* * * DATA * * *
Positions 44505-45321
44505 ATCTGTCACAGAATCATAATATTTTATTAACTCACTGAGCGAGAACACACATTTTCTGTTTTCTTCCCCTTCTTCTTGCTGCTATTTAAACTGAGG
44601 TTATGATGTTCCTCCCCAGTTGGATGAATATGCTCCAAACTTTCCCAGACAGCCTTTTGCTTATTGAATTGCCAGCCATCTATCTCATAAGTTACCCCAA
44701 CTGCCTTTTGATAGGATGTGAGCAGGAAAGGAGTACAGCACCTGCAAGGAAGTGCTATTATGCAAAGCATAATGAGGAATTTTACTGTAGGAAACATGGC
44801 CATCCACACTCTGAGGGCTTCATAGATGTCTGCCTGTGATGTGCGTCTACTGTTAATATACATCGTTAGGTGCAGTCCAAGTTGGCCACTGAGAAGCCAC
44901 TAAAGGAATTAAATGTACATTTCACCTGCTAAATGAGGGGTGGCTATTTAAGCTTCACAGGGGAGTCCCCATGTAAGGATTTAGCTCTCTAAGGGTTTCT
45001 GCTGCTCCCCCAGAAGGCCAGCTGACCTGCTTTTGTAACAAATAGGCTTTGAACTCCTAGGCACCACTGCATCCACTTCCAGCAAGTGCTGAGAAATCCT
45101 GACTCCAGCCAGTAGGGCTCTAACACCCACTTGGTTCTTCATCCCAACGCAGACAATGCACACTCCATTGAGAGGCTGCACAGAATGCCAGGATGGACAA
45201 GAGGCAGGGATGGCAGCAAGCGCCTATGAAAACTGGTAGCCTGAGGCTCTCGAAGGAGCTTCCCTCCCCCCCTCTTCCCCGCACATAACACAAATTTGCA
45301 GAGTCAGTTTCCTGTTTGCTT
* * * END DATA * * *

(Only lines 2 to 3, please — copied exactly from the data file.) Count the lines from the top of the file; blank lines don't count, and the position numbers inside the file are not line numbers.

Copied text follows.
44505 ATCTGTCACAGAATCATAATATTTTATTAACTCACTGAGCGAGAACACACATTTTCTGTTTTCTTCCCCTTCTTCTTGCTGCTATTTAAACTGAGG
44601 TTATGATGTTCCTCCCCAGTTGGATGAATATGCTCCAAACTTTCCCAGACAGCCTTTTGCTTATTGAATTGCCAGCCATCTATCTCATAAGTTACCCCAA